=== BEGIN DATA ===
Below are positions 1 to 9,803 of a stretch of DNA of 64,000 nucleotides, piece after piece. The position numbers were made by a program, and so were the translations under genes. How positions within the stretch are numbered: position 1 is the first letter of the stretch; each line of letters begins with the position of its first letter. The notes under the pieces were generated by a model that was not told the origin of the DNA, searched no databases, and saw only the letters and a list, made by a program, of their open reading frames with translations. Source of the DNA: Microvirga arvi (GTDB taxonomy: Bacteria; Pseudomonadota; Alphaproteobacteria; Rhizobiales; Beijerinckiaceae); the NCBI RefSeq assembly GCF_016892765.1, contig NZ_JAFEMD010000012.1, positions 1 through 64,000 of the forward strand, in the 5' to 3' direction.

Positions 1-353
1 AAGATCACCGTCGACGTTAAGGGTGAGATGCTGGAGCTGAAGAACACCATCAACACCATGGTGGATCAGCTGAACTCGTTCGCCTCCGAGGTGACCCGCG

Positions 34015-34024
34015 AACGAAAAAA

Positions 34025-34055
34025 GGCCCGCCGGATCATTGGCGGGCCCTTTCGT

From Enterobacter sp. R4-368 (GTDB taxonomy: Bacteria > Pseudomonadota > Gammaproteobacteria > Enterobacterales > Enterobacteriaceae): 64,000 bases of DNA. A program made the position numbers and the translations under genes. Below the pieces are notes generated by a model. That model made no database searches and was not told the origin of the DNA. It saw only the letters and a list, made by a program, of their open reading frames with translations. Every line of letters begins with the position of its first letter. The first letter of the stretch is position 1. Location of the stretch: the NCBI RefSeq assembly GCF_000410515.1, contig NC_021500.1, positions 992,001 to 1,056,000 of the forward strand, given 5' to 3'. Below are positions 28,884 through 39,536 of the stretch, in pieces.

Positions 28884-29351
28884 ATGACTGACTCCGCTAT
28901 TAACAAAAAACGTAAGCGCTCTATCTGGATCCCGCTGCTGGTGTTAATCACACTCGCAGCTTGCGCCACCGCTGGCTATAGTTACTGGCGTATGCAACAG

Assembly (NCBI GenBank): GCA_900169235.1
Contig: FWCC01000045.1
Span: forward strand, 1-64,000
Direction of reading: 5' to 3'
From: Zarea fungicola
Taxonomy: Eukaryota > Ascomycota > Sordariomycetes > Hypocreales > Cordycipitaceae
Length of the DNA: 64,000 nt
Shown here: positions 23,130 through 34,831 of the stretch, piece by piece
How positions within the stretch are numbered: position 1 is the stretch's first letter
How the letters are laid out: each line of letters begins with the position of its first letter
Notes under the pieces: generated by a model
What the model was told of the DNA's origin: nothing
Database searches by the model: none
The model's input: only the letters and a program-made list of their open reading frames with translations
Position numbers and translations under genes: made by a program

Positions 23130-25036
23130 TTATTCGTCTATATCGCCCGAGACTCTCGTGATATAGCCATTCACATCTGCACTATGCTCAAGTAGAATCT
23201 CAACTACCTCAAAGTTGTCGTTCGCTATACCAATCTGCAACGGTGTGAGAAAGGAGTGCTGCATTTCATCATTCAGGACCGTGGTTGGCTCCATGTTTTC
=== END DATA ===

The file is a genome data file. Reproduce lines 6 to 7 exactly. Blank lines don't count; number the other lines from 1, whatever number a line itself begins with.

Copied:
Positions 34025-34055
34025 GGCCCGCCGGATCATTGGCGGGCCCTTTCGT